(Asia Confidential): The largest signs of excess instead lay in Asia. I've mentioned the Indian stock market reaching record highs. It was only in July that the country was in turmoil with a currency in free fall. Since then, stocks have surged, out-performing all other major markets in Asia.
The country's problems haven't gone away. The economy is still growing at decade-lows. The current account deficit remains one of the largest in emerging markets. And politics remain uncertain ahead of a general election next year.
Now some will argue that the stock market is just forecasting a better economy ahead. Maybe. But your starting point is a market at record highs, on a not-so-cheap 16x trailing earnings, arguably distorted by low interest expenses given low rates.
Sound familiar? Different continent, same lousy story.
I could go on — Japan, Australia, and the UK all seem far rosier when viewed through the prism of stock market performance and government bond prices than when examined realistically by means of a long, hard look at the underlying economies — particularly if the necessary adjustment is made to account for the extraordinary level of stimulus applied by all and sundry.
Which provides the perfect segue into today's final chart.
My friends Raoul Pal and Remi Tetot of (one of, if not the, very best macro publications available anywhere) put this chart together for their most recent monthly and kindly gave me permission to use it.
It is without question the single best chart I've seen to explain the reality of all-time highs on the S&P 500 in relation to the application of trillions of stimulus dollars. This chart obviously applies solely to the USA, but no doubt we would find a similar pattern in just about all the major, QE-riddled markets.
The chart shows the S&P 500 deflated by QE — and it's breathtaking:
Source: Raoul Pal/Remi Tetot GMI
There's your all-time-high stock market, folks.
Just another primate dolled up like a sailor, I'm afraid.
Don't follow the crowd and dive into markets just because everybody else is doing so.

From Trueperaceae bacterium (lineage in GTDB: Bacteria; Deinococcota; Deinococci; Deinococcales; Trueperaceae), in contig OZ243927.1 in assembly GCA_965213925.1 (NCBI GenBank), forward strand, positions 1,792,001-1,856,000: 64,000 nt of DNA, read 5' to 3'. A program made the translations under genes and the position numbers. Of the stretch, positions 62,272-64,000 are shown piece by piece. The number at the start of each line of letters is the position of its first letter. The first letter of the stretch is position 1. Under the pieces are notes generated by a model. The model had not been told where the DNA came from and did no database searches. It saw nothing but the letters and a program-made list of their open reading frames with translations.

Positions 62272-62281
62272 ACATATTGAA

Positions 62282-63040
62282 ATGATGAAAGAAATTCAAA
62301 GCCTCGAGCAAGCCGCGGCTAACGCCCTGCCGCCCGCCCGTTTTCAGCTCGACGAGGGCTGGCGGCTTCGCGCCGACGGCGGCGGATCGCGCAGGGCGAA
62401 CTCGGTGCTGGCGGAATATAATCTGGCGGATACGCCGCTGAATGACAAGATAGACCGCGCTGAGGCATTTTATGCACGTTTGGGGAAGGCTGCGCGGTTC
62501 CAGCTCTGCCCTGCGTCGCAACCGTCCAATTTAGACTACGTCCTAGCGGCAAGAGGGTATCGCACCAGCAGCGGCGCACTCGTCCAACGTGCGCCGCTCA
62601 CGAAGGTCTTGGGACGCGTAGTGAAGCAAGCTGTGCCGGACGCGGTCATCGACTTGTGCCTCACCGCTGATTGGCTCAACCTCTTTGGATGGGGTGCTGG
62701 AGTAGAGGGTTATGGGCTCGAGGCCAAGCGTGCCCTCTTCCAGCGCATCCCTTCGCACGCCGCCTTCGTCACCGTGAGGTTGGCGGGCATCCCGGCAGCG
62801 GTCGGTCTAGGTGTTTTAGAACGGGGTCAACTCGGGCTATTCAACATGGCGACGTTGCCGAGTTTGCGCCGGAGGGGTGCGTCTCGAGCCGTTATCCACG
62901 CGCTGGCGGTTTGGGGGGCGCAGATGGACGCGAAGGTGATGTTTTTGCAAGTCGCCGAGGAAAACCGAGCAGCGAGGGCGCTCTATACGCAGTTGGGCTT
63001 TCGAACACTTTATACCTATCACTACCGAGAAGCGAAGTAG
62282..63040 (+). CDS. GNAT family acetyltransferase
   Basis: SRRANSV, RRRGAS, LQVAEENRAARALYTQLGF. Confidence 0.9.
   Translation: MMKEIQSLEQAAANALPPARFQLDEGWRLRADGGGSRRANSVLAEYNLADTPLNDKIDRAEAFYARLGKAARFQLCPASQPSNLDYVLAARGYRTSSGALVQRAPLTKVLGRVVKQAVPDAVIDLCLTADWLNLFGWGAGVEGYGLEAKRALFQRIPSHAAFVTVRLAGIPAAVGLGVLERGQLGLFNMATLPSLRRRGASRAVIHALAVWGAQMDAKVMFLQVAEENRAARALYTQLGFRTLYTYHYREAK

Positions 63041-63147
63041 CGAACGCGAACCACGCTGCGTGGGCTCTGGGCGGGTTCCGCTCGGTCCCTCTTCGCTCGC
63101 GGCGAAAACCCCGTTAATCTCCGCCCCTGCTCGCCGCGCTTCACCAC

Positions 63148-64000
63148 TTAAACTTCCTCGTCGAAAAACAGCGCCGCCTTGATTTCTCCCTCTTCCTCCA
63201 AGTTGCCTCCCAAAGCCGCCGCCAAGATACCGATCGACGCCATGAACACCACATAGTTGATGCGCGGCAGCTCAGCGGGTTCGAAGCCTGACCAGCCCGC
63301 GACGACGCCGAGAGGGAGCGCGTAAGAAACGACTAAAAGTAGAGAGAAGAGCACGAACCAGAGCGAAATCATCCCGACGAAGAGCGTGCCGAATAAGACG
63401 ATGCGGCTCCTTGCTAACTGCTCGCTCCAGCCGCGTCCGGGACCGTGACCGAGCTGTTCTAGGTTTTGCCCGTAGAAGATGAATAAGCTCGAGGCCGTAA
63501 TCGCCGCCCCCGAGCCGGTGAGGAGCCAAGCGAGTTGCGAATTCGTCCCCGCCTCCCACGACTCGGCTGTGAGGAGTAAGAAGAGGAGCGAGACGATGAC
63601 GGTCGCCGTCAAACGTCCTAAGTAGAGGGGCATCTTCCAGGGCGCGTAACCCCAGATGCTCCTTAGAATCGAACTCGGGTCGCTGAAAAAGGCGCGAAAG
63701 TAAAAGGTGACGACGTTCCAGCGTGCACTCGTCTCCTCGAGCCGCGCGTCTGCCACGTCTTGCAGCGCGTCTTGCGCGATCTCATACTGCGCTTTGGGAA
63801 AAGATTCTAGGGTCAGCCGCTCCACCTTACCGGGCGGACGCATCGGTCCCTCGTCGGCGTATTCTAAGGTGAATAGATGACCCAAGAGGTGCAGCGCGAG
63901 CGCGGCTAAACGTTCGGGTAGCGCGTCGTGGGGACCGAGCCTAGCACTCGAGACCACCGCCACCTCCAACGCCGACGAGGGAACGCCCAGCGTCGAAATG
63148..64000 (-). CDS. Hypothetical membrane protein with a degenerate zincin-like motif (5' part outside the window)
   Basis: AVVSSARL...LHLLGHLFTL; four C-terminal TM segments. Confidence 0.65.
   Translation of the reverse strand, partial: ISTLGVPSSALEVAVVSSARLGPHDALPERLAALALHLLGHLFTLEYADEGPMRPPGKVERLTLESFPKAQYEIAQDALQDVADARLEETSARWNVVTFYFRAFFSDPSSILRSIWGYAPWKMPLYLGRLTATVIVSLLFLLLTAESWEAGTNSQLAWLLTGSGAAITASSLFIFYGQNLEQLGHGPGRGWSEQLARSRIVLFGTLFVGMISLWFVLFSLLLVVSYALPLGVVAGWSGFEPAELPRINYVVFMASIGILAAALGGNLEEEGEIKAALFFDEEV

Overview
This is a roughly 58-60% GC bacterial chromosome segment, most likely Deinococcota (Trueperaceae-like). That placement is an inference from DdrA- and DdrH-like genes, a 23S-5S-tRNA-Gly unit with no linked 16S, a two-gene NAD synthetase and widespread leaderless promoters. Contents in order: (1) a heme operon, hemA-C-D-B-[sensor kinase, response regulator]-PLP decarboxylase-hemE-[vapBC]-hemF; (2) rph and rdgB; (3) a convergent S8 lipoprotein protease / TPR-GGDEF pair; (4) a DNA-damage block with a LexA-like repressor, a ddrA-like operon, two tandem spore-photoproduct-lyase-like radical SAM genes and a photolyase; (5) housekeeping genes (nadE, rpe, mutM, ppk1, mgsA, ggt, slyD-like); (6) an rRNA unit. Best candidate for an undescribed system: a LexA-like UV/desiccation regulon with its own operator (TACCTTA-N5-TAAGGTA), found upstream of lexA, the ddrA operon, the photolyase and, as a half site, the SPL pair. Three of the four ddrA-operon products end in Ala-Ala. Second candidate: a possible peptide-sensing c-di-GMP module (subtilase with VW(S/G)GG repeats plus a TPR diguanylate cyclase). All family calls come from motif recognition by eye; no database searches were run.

That's how monkeys end up getting hanged.
OK ... so this week has been an interesting one. I began it in Singapore, spent 36 hours each in San Francisco and Sydney and another 44 hours on planes, and end it in a full-length leg brace swallowing painkillers like they're M&Ms (acute tendinitis in my knee, apparently).
Through the narcotics, though, I regret to say the world doesn't look any rosier to me. I was hoping for unicorns and rainbows but have encountered nothing of the sort.
What did I run into? Well, Ambrose Evans-Pritchard's take on Franco-German relations, for starters; then Hugh Hendry doing exactly what I warn against in this letter; Alan Greenspan FINALLY spotting a "bubble" (though his reasons for calling it that either demonstrate that the Maestro has a wicked sense of irony — or he really is clueless. You decide); and Alasdair Macleod explaining why there is just too little gold in the West.
Mexican housing schemes go horribly wrong for US investors (who coulda seen THAT coming?); the ECB is considering "extreme crisis measures" (whilst simultaneously hailing the "recovery"); BoJ Governor Kuroda manages to be the poster boy for his own problems; and we hear how George Osborne's "recovery" is also built on sand.
Maybe I should petition to have the quotation marks around "recovery" made permanent?